Client Assessment: How to conduct initial client evaluations.

Exercise Demonstrations: Proper form and technique for a variety of exercises.

Program Design: Creating a sample workout program.

Exam Duration

Most exams will last 2 to 3 hours, but this can vary.

Exam Format

Paper-and-pencil or computer-based tests are the most common formats. These days, more and more have turned to computer-based, especially since the beginning of the pandemic.

Remember, it’s crucial to prepare well in advance of your Exam and to consult the specific guidelines provided by the accrediting organization for which you’re getting certified.

The Job Market and Career Opportunities

Once you are certified, you’ll have two main options of which you can pick or even do both: get a job as a physical/personal trainer or start your own training business and find clients. Now, you can choose both; it’s not a one-and-done situation. However, I recommend starting your PT journey by working for someone else. Here’s why:

First, you can learn how to run a PT business without the risk of losing anything other than your job. It’s scary to some to set out on their own. A company can cost some to start up (website, business cards, maybe renting a space), so working for someone else until you are confident in starting up your own is a good idea.

Second, when you work for someone else, it’s much easier to pick apart their operation, find their weaknesses, and learn how you would do things differently. When you run your own business, mistakes can be much more costly, both in time and stress.

Speaking of stress, that brings me to the third reason you should start working for someone else. Many people don’t realize how stressful starting your own business can be, especially if you don’t know what you’re doing. Working for someone else can give you all the practical business experience you need to set out independently.

Online PT Services – A New Normal?

Undoubtedly, the pandemic changed our society and permanently pushed many of us online. One of the significant benefits of this is that people are much more open to learning via a video call. Using a platform like EliteTrainr to manage your clients online is easier than ever, lowering the entry bar and making it easier for you to get started on your own with your clients. If striking out on your own is in the cards for you, or even if you work for someone else, using a robust personal training management platform like our app is a great way to help you build your clientele and provide them with the means to access your online portal, receive and send messages to you. It even makes building out workout sessions easy.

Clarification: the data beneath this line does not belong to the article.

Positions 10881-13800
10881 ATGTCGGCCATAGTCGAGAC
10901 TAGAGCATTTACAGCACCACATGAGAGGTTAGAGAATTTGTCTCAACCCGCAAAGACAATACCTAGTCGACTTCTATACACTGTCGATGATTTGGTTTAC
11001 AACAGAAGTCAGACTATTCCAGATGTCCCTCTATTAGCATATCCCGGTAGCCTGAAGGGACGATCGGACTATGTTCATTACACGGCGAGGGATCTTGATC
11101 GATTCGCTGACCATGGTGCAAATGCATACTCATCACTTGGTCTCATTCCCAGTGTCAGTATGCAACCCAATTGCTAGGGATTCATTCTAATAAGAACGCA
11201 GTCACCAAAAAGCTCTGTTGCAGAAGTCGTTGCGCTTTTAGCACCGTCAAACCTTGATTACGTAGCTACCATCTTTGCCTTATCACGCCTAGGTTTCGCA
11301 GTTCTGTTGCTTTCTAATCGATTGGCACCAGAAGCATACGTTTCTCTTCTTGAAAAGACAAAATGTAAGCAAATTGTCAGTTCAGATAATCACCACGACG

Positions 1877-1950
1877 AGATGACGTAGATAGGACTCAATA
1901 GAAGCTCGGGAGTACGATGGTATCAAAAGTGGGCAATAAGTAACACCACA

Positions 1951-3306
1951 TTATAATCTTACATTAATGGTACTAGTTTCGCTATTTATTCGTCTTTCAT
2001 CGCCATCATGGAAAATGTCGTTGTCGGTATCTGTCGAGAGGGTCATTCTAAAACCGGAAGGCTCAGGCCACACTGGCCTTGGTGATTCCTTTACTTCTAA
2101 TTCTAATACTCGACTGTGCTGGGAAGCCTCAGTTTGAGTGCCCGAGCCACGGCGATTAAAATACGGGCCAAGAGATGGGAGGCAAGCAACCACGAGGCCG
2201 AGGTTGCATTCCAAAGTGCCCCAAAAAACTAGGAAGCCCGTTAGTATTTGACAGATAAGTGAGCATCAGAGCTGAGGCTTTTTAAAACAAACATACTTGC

Leveraging Technology and Online Platforms

I’ve already touched on this above, but the point is that our society is shifting more each day to online acceptance – from shopping to work. The online culture has permeated every aspect of our modern existence. Luckily for you, that means you now have some incredible tools (like our EliteTrainr app) at your disposal.

Conclusion and Next Steps

Throughout this comprehensive guide, we’ve delved deep into the journey of becoming a certified personal trainer. From understanding the roles and responsibilities to navigating the certification process, we’ve covered all the bases. Remember, the study techniques mentioned here, like Repetition, the Feynman Technique, and Flashcard Recall, aren’t just theoretical; they can genuinely make a difference in your exam preparation and future career.

In today’s ever-evolving job market, opportunities in personal training are expansive. Still, they do require a commitment to continual learning and adaptation. Whether you decide to work for someone else to gain experience or take the entrepreneurial path immediately, there’s no wrong way to do it. Tools like EliteTrainr can significantly assist you in managing your clientele, whether you’re just starting or are looking to expand your reach in this digital age.

So, what’s stopping you from taking that first step? Every journey starts with a single step, and there’s no time like the present to get started. You have the resources and knowledge; now, all that’s left is to put those into action.

For further reading and learning, you might want to revisit the resource list and perhaps subscribe to industry-leading podcasts and journals. Keep enriching yourself, and remember, your success hinges on your perseverance, so get started.